Most pastors would agree that their church should look like their community, but do our friendships reflect that conviction? All pastors and ministry leaders need to have good friends, some of whom don't look like us.
Here are four reasons why:
1. Pastors simply need good friends. If you don't have a close friend in your community, start by pursuing a friend of any race. Isolation has always been one of Satan's schemes for pastors and spouses. Your life and ministry are too hard to do alone. I'll write about this in next week's post, Why Pastors Need Non-Pastor Friends.
2. Pastors need to lead by example. When we lived in Arkansas, my close friendship with black pastor Cornell Maltbia was no secret in the city where we pastored. Our friendship was not based on common interests. He is not white, not a Baptist, not a hunter and most of all, not a Dallas Cowboy fan. What we did have in common was a love for each other. My favorite memories are the football games we watched together in our homes and the local high school stadium.
We also did a lot of ministry together: countless community services, funerals, worship services as well as serving as police chaplains. I suspect that most pastors claim to have friendship outside of their ethnicity, but does that friendship go beyond your ministry responsibilities? Everybody knows the difference between a photo friendship and the real deal.
3. Churches need to look like their community. You already know how important ethnic diversity is to the health of your church. Your older members likely agree with diversity, but younger Christians insist on it. Many Millennials will assume that a church is irrelevant if the diversity in a church doesn't reflect the diversity in its city.
Do those changes start with the people in the pews or the person in the pulpit? Our people notice who are on the stage. They notice staff composition. When is the last time a preacher or worship leader who didn't look like you took the stage? Rev. Maltbia and I swapped pulpits so many times that I have literally lost count. Each time we did, our members loved it. So will yours.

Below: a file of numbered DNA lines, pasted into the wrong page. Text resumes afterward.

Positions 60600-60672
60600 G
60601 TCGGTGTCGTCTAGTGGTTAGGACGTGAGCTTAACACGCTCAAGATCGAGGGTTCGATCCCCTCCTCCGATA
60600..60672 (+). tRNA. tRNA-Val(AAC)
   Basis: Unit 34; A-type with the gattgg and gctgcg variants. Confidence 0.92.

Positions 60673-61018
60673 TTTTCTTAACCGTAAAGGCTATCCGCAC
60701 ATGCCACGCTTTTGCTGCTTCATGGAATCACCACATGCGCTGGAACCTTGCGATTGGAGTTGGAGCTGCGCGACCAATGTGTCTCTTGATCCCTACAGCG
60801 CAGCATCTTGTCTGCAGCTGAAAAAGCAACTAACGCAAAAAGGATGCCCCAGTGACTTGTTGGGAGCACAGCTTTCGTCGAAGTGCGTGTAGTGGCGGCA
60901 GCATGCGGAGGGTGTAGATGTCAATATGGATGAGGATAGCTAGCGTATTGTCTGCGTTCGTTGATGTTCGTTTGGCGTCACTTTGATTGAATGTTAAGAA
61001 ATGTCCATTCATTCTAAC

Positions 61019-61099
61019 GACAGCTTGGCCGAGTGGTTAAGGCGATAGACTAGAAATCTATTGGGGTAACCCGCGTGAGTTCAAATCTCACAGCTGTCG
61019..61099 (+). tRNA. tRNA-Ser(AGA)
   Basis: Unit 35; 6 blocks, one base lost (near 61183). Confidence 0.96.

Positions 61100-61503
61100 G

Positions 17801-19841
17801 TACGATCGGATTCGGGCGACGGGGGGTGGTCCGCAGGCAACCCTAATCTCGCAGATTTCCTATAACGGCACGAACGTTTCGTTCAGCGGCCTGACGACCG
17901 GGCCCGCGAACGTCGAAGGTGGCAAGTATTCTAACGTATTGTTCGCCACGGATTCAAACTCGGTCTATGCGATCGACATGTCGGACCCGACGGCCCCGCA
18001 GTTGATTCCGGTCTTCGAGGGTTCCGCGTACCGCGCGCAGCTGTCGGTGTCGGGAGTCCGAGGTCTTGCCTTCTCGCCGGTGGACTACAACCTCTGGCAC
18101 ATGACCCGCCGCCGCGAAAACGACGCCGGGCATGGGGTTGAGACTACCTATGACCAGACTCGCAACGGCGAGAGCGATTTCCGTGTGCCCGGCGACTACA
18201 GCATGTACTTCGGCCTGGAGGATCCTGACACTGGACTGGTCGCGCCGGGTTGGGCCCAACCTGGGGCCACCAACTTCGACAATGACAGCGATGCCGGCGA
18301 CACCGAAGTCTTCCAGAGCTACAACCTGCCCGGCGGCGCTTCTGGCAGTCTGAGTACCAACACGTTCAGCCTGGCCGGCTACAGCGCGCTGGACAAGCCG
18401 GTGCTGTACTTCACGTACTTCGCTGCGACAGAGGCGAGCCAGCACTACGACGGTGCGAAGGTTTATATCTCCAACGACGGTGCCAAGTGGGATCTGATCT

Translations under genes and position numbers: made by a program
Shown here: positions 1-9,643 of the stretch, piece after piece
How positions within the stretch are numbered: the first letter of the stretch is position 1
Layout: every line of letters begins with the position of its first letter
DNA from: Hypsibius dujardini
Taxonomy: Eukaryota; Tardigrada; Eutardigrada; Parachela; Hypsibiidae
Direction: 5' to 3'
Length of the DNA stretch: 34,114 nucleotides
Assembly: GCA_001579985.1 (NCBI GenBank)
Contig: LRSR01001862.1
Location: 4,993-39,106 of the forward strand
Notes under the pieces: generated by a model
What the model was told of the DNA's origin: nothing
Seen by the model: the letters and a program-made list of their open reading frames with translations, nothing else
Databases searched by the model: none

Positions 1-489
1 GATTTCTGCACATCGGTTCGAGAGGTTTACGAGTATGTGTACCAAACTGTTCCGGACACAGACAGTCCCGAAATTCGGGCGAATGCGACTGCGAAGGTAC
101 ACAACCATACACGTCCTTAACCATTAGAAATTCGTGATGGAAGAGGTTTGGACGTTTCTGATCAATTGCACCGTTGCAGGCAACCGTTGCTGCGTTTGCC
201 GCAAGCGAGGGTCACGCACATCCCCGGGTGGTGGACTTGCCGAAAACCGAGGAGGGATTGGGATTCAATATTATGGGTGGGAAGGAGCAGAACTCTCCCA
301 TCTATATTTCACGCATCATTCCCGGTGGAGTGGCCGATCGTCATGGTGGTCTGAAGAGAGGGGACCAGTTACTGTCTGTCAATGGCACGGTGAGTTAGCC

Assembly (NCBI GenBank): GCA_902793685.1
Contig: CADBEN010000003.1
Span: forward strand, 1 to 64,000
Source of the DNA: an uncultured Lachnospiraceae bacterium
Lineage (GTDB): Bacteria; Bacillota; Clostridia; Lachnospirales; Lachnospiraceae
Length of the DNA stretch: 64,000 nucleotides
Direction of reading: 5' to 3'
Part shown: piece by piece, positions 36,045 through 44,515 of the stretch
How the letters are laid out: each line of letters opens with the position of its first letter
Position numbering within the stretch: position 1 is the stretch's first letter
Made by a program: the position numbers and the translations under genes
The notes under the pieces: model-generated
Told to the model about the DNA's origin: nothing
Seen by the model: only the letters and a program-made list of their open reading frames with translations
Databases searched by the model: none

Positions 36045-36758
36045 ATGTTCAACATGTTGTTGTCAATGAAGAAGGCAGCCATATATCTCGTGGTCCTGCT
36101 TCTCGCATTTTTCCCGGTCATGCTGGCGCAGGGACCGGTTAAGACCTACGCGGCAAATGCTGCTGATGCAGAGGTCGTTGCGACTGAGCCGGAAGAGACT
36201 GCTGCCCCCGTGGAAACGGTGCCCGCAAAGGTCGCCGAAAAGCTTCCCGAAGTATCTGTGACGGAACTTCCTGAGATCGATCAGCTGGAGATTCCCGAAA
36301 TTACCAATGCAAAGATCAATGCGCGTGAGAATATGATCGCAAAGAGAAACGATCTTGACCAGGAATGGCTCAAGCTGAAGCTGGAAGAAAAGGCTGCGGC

4. Communities need color blind leaders. Your community also benefits from multi-ethnic ministry friendships. Pastors must sometimes navigate through the waters of political and cultural chaos intentionally and carefully. We are ministers of reconciliation who should reach beyond our church walls first privately, then publicly.
Our role is to serve the whole community and build bridges with those who look and vote differently than us.
I've had it in my heart to write this post for some time, but was inspired yesterday by my friend Greg Mitchell. He and his wife Erica are our closest friends in the Nashville area and happen to be black. Greg took me to a Tennessee Titans game recently and we had a blast. Hanging out with Greg reminded me of how much I miss Cornell.
Mark Dance serves as director of LifeWay Pastors. Mark serves pastors by hosting date nights and roundtables, as well as speaking at retreats, conferences, and seminars. Prior to LifeWay, Mark pastored churches for 27 years.
For the original article, visit lifeway.com/pastors.
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